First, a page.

Parks Dept rejects Karen call to return

Parks Dept rejects Karen call to return

The Department of National Parks, Wildlife and Plant Conservation (DNP) has rejected a request by a group of evicted Karen villagers to be allowed to resettle in their ancestral home deep into a forest at the Kaeng Krachan National Park in Phetchaburi.

"As long as there is no law amendment allowing human settlements there, we will do our best to protect and preserve the fertile forest from any encroachment," Mana Phermpool, chief of the Kaeng Krachan National Park, said on Monday. "If they move back, we will not hesitate to take legal action against them."

The DNP's chief was responding to the latest efforts by a group of Karen villagers to return to the place they had inhabited for generations before being relocated to a new place provided by the authorities 10 years ago.

Their treasured area had been a forest and populated by traditional forest dwellers but was declared off-limits, forcing the Karen to leave following Kaeng Krachan's designation as a national park in 1981.

The group on Monday launched a new campaign to return to their ancestral land, saying the authorities allocated them a new site because they could not maintain their traditional custom of crop rotation where they were -- indigenous farming practice requires farmers to harvest on one plot and then move to another.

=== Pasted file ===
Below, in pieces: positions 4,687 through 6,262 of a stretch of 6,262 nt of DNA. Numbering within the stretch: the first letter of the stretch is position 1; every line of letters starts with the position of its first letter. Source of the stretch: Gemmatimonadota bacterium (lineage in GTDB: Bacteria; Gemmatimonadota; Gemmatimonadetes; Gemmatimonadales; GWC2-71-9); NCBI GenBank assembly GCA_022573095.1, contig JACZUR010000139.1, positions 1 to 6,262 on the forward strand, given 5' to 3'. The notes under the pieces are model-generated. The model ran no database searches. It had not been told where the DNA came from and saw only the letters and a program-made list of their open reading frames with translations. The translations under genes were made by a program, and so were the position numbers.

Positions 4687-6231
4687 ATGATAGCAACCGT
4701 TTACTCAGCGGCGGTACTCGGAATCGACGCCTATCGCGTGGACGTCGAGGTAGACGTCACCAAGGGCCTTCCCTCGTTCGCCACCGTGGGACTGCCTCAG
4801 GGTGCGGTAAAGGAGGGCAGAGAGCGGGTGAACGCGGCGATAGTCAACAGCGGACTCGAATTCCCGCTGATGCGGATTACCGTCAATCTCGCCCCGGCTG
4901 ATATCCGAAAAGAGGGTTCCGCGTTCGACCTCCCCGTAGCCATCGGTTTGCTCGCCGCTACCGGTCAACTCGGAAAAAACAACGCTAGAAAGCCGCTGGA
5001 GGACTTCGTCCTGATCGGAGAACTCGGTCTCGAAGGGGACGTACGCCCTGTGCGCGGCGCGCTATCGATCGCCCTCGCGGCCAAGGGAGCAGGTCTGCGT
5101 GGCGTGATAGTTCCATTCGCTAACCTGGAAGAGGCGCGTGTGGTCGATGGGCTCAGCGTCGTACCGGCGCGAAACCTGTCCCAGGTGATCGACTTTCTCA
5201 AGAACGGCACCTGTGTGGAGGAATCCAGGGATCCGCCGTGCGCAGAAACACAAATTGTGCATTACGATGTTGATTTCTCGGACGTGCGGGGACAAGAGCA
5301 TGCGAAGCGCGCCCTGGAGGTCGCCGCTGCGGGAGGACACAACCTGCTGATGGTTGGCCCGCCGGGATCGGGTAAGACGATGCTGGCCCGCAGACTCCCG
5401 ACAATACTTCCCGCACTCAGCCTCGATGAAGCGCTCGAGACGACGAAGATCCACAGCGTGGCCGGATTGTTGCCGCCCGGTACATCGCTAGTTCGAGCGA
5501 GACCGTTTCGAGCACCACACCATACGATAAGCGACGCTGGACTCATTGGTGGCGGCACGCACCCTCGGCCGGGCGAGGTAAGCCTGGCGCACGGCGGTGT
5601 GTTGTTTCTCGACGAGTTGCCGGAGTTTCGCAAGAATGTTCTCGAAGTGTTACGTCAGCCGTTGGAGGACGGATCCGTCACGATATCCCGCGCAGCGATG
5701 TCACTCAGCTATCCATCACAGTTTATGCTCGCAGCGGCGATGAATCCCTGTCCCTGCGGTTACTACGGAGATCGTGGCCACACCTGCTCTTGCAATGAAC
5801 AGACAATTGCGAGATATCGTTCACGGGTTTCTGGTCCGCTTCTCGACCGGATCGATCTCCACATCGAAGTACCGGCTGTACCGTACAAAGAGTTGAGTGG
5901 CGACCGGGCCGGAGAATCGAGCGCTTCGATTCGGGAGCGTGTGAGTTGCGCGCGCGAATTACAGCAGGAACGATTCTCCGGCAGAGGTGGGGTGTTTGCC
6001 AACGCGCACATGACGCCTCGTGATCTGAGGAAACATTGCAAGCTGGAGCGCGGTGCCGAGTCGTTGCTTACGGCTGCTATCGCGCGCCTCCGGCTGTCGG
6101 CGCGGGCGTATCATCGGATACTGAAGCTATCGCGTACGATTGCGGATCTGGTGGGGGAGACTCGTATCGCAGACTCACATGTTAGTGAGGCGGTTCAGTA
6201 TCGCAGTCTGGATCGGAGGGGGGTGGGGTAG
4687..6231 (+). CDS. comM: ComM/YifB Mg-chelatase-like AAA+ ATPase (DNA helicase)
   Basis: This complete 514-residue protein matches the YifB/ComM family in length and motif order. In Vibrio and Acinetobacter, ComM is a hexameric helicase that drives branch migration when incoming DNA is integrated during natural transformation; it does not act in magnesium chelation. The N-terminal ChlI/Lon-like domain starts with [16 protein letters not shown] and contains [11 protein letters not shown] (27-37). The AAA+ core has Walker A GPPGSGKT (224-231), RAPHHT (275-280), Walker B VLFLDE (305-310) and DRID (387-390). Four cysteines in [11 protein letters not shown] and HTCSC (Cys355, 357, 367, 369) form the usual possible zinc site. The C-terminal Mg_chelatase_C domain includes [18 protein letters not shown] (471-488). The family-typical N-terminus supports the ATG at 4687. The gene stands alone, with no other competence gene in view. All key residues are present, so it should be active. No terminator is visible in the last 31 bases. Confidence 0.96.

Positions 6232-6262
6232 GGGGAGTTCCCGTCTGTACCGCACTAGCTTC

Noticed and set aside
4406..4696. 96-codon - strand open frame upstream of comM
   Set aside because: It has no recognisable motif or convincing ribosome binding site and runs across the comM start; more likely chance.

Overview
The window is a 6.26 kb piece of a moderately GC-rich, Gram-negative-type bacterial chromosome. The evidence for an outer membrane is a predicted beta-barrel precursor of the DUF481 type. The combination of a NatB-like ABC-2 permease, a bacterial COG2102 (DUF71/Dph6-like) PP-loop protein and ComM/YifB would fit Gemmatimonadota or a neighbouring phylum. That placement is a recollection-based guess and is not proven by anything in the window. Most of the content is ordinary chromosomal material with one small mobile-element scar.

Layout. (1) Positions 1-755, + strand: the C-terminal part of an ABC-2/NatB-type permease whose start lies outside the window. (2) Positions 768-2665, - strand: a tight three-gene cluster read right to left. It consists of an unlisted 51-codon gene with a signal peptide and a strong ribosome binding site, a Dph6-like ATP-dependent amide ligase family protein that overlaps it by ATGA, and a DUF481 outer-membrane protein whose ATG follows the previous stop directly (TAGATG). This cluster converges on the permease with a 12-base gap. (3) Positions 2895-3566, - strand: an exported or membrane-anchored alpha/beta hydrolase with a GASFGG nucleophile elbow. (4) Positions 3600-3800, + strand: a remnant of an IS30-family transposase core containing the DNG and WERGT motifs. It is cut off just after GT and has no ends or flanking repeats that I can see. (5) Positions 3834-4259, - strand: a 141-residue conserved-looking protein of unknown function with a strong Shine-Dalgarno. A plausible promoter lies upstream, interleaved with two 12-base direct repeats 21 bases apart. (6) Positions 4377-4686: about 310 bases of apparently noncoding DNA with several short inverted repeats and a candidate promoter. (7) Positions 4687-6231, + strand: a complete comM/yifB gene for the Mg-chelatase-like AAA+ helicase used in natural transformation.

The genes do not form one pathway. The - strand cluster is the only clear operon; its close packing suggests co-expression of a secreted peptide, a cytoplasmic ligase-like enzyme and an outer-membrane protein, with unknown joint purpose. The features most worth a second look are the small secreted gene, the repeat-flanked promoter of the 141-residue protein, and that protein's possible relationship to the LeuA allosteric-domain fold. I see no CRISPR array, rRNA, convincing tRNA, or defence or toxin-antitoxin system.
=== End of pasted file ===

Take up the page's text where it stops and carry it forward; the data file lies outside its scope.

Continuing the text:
Members of the group have been entrenched in a legal dispute ever since DNP officials burned down 90 homes and rice barns and forced the group out in 2011.

In June 2018, the Supreme Administrative Court ordered the department to pay 10,000-baht compensation to six Karen villagers, in compensation for the destruction of their huts but ruled that the villagers could not return to live in the grounds of the national park.

Tuenjai Deetes, a former senator and founder of the Hill Area and Communities Development Foundation, urged the DNP to reconsider, pointing to Thailand's ratification of the United Nation's Declaration on Rights of Indigenous Peoples that protects minimum standards for people's survival, dignity and well-being.

Ms Tuenjai said the DNP was exaggerating the issue. "30 Karen wanting to go back to where they were born won't cause forest destruction," she said.

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